Author Topic: My Personal Experiences in Learning Languages (Korean, Italian, English, French)  (Read 285 times)

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Offline pskim4

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Korean is the language I use the most at home because that is my parents' and grandmother's native language. I learned to read and write Korean through a children's TV show that my grandma insisted I watch while I lived in Italy because she was afraid I would not learn the language if I grew up in a foreign country. The TV show was very colorful, animated, and interactive and it taught how to read and write and included brain break activities like dancing or singing. An American TV show that I might relate it to is Sesame Street. It was a typical, engaging children's educational show, and I would say that it was quite effective because I still use the language today.


I learned the Korean and Italian language simultaneously and I remember it came pretty easy because I grew up immersed in both cultures but also because both languages had a phonetic written language. Also, my parents were grad students so they were learning and practicing Italian at home as well.


When I came to America at age 6, learning to read and write in English was quite difficult. (1) I had to relearn the names and sounds of the alphabet that looked the same in Italian, (2) my kindergarten teacher had very negative responses to my lack of English proficiency and scolded me for using my Korean name instead of my new American name so I had an overall negative attitude towards her and the language and did not participate much in school until I moved to a new one, and (3) my parents did not use English at home at all so the only exposure I had to it was at school. Because of all the pressure to learn English and the lack of practice or resources for learning Italian and no one to practice with, I eventually ended up forgetting almost all of Italian. I still know the rules for reading Italian and can pronounce all the words correctly in the language, but I have no idea what I read means and my mother has also told me that my phrasing and intonation is a bit awkward.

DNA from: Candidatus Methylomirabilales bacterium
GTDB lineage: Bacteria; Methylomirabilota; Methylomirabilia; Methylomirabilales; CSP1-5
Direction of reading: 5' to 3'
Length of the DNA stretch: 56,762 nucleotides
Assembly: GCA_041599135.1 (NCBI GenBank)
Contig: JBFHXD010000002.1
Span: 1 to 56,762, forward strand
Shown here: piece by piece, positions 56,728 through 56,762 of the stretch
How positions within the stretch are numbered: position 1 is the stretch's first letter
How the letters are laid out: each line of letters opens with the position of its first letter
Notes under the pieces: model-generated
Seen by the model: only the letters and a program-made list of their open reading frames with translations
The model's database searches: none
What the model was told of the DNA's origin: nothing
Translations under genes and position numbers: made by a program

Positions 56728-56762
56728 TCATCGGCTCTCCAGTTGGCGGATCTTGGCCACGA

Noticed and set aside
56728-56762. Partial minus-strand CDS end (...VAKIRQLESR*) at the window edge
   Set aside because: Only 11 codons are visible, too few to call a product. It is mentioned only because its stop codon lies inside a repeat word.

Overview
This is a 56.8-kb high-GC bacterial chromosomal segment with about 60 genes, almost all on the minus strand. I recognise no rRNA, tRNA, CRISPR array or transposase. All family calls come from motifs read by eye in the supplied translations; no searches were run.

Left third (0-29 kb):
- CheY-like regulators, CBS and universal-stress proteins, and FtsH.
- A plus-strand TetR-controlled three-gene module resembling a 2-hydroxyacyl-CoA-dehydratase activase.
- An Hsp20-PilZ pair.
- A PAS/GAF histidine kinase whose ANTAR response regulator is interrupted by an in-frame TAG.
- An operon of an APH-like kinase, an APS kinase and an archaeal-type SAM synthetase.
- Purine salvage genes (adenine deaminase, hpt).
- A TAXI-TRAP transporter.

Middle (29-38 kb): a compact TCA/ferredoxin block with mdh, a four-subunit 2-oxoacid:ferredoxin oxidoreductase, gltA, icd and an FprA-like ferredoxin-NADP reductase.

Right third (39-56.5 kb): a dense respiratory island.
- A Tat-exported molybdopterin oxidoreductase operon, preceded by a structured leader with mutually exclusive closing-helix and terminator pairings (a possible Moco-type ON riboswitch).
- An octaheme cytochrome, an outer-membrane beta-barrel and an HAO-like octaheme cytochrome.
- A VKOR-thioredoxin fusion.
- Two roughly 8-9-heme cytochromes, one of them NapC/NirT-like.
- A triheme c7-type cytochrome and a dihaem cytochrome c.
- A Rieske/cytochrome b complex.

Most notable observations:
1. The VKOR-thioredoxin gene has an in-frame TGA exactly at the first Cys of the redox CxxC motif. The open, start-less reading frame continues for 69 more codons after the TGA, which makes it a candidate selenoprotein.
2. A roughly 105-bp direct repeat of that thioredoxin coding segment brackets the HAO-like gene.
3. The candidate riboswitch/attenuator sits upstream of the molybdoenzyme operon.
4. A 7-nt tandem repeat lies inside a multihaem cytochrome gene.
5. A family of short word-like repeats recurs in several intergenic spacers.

I continued learning to read and write in Korean at Korean school on Saturdays at church, and I was great at it compared to my other Korean-American friends, so I was motivated and confident, and so I kept learning and have maintained the skills. After Korean school was over I did not practice reading and writing Korean until I came to college and took KOR 242 at the U of I, which was a lot of fun. The teacher was really good at explaining common grammatical mistakes and answering any questions we had, and she spoke at a slower but natural rate and very clearly so it was easier for students to follow. She also made great use of the chalkboard, Moodle (our class website) and other technology and Internet resources to make the class more engaging and resources easily accessible to the students.


I learned French in junior high and high school. One of my favorite activities was listening to popular music and underlining vocabulary or phrases we learned, filling in blanks, or translating/deciphering the meaning into English. (I have found that popular culture is an effective way in engaging students to learn any language) Another effective activity we did in year four of high school French was read the book Le Petit Prince. It had relatively simple text but the discussions and writing activities we had on the content of the book were meaningful and authentic so we were able to go into deeper and more fluid use of the language.


 :bluestar CONCLUDING THOUGHTS/SUMMARIZING IMPORTANT POINTS: :bluestar
  • positive relationships and interactions with teachers and peers is greatly beneficial to a language learner
  • there are "critical" or "sensitive" periods in language learning but there also has to be constant practice and development in order to maintain reading and writing skills in a language
  • technology is an effective way to engage students in language learning, if used intentionally and regularly
  • textbooks and worksheets are good, but there are unique benefits in practicing the language through authentic or trendy ways; the latter is more helpful in engagement and motivation than the first
« Last Edit: May 13, 2018, 06:30:09 PM by pskim4 »